Ok, I’ve been putting it off for a week, here is my obligatory tax credit post. Don’t be confused by my lack of enthusiasm, the tax credit is a great incentive to buyers and sellers alike. I believe that it will help push the economy forward in the short-term; what this credit means down the road is what concerns me (increasing debt=higher interest rates, who’s going to pay for it, etc.), but that is a discussion for another time. As you may know the 2009 first time home buyer tax credit was set to expire November 30, 2009. As of November 6th new legislation was passed to extend the existing first time home buyer’s credit as well as the addition of a new credit for repeat buyers. So without further delay, here are the fundamentals of the new extended and expanded home buyer tax credit…
First time home buyers remain eligible for a credit equivalent to 10% of the purchase price, up to a maximum of $8000 (which is the norm in our market). You are considered a first time home buyer if you (or your spouse) have not owned a residence at any time within the past 3 years prior to the new home purchase.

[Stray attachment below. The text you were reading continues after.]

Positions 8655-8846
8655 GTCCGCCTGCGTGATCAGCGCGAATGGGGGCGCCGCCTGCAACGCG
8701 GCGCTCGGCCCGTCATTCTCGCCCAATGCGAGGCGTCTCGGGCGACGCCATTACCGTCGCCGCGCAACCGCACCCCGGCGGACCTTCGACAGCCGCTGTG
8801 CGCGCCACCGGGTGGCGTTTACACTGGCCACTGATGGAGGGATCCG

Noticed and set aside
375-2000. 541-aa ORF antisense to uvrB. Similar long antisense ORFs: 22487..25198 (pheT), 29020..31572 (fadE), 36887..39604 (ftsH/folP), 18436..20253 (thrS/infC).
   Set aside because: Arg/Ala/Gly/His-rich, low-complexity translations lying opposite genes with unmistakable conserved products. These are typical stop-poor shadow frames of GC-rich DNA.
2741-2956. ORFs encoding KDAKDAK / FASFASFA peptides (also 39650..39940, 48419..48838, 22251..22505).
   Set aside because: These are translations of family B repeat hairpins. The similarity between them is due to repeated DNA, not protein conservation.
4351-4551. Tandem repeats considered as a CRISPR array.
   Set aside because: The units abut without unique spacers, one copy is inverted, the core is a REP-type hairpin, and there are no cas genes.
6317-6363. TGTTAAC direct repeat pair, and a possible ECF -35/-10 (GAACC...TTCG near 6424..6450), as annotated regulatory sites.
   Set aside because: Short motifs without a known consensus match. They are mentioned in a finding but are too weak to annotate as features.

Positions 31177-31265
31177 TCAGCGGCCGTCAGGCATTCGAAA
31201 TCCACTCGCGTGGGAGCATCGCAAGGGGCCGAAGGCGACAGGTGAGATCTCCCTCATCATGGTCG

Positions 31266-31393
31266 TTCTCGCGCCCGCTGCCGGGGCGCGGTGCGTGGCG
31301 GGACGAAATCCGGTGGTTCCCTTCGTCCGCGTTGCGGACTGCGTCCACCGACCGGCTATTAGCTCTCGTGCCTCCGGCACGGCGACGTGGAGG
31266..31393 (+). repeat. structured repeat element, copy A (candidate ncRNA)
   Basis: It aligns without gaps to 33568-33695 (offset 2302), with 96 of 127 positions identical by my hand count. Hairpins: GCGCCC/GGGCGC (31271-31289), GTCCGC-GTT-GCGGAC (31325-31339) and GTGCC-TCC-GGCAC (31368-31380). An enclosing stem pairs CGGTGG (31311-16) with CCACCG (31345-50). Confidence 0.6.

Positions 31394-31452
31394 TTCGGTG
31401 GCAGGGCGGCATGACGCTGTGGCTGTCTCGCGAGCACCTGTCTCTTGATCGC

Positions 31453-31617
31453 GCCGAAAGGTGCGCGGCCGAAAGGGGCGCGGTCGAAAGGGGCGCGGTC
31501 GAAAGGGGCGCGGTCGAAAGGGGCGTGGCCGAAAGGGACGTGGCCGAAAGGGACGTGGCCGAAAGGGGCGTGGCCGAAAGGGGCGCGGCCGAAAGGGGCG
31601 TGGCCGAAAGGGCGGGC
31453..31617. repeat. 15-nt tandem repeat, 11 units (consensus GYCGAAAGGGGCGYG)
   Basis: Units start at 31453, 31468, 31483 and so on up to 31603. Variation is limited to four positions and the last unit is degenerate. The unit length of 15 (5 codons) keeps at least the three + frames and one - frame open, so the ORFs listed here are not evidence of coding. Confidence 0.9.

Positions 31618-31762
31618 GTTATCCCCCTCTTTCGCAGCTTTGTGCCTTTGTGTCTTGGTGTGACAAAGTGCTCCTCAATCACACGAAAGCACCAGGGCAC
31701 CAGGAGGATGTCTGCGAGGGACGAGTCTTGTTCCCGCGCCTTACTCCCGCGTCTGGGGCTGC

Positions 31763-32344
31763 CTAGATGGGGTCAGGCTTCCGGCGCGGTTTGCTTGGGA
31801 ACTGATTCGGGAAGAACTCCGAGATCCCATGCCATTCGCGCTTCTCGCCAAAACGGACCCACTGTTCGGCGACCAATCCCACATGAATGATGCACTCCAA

Pete and repeat were walking down the road… sorry, sometimes I just can’t help myself. Repeat buyers are taxpayers who have lived in the same principal residence for 5 consecutive years out of the last 8 years. This type of buyer may be eligible for a tax credit equivalent to 10% of the purchase price of a new residence, up to $6500 (again standard in our market).
To take advantage of either credit you must meet the following qualifications:
Please note that the above information applies to properties that are purchased November 7, 2009- April 30, 2010. Also important to note is that this is a refundable tax credit, not a deduction. This means that the credit offers a refundable dollar-for-dollar reduction in what the taxpayer owes. For example, a taxpayer who owes $10,000 and qualifies for the full $8000 credit would only owe the IRS $2,000. If the qualifying credit exceeds the taxpayer’s liability, the government would refund the excess portion of the tax credit. For example, if you qualify for the $8,000 tax credit but only owe $5,000 in tax, you could receive a $3,000 check from the IRS. Pretty sweet!